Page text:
• Cut The Crap

The Truth About Recycling

Updated: Sep 19, 2020

The famous "reduce, reuse, recycle!" has been engrained in us since we were young. Since then, when I threw things in the recycling bin, I was content- I thought that I was doing my part in saving the environment. Recycling is simple, right? Well, not quite.

Although recycling is often talked about as a major way for individuals to help the environment, few people really know where that recycling goes.

One thing that has stuck out to me in my sustainability classes is the question: when things get thrown away, where really is "away"?

I asked myself the same thing about our recycling and in my research, I found some pretty upsetting statistics.

First off, the Financial Times claims that "Globally, about half the plastic intended for recycling is traded overseas" (Financial Times, 2018).

According to Sunil Bagaria, who runs the recycling company GDB International, "The U.S. only recycles 10% [of their plastic waste]" (NPR, 2019). While most European countries are recycling 35-40% of their plastic waste, the U.S. has heavily relied on exporting our plastic scraps and waste overseas- to countries like China. As imports of plastic material flooded into countries like China and Thailand, workers had to deal with huge amounts of potentially hazardous materials (including electronic waste) that was mis-marked on customs. This electronic waste, if not disposed of properly, can cause a lot of harm, especially because it contains an array of heavy metals.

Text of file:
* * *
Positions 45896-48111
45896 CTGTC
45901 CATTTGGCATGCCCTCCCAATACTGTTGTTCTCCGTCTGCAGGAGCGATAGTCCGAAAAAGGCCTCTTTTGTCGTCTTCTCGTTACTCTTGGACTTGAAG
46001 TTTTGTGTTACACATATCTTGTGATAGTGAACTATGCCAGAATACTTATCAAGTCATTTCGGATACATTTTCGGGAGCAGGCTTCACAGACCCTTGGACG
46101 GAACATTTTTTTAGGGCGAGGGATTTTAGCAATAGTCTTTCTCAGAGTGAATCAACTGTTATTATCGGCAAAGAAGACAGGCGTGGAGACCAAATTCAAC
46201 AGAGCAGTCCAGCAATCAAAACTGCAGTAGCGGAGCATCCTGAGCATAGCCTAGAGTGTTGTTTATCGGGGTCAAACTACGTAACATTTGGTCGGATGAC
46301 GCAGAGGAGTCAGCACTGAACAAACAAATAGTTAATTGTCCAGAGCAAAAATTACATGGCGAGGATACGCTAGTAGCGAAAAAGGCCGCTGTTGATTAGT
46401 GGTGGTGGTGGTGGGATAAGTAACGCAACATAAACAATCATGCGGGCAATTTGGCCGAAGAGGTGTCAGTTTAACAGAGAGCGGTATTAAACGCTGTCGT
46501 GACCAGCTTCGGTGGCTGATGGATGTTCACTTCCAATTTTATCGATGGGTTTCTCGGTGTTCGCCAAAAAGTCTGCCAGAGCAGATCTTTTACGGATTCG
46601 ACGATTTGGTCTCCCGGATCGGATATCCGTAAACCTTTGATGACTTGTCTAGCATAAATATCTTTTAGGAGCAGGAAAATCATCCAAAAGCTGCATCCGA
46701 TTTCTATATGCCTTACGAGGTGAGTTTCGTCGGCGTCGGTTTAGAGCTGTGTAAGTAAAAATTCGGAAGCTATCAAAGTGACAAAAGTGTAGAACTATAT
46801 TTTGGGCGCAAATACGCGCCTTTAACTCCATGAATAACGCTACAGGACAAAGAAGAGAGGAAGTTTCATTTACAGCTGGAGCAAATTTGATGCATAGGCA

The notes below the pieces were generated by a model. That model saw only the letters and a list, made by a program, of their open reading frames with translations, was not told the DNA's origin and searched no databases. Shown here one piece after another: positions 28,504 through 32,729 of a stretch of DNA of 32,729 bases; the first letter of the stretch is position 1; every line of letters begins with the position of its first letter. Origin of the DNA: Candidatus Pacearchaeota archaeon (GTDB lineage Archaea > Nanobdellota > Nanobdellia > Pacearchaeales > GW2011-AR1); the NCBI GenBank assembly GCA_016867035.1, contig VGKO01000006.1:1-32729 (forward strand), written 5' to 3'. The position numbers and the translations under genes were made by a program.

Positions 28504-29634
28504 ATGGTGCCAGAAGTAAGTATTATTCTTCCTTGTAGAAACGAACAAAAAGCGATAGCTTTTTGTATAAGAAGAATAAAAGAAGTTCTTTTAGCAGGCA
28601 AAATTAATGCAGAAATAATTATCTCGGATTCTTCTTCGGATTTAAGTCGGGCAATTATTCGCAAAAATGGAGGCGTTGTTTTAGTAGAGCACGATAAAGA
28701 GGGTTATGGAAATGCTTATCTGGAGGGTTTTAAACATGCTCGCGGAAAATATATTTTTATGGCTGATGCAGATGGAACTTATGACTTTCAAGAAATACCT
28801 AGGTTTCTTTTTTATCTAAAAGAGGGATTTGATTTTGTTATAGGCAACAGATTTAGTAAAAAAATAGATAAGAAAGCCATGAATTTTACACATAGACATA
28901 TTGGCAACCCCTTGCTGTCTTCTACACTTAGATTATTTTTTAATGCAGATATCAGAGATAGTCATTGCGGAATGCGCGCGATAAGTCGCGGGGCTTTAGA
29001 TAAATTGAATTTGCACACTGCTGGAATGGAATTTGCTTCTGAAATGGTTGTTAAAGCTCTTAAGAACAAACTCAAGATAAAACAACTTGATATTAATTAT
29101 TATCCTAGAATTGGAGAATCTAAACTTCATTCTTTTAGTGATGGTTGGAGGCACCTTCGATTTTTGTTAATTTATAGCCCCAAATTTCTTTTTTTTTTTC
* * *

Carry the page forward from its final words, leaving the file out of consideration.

But... on December 31, 2017 China stopped accepting the imports of recycled materials from other countries. From that point on, the U.S. recycling system was thrown into crisis and in reality, had to be reexamined completely. According to the Financial Times, many companies in the U.S. had to send their recycled material straight to landfill, because there was simply "no where else to put it" (Financial Times, 2018). The decision from China will could ultimately be a positive one, as it will force countries like the U.S. to reconsider our recycling practices and capacity.

Since the ban on imports of plastic materials to China, U.S. companies have outlined their two choices: pay more to get rid of their recycling or throw it all away. So what are they choosing?

Unfortunately, many are choosing to throw it all away. This means that while people think that they are doing their part in helping the environment, their carefully-sorted bottles are ending up in the trash. In one example, the town of Fort Edward, NY suspended its recycling program in July of 2019, and admitted to "taking recycling to an incinerator for months" (The Atlantic, 2019).

The end to many recycling programs is coming at a very bad time. Why? Because the U.S. is creating more waste than ever before. Even more importantly, there is little incentive for Americans to slow down our consumption.

Is there hope?


Some proposed fixes on large and small scales are:

1. Focusing on a Circular Economy- the idea with a circular economy is this: people use a lot of plastic and society needs it. BUT people need to recycle a lot more of it and use it over and over and over again. Not only will this eliminate a lot of waste, but it will slow down the accumulation of plastic overall.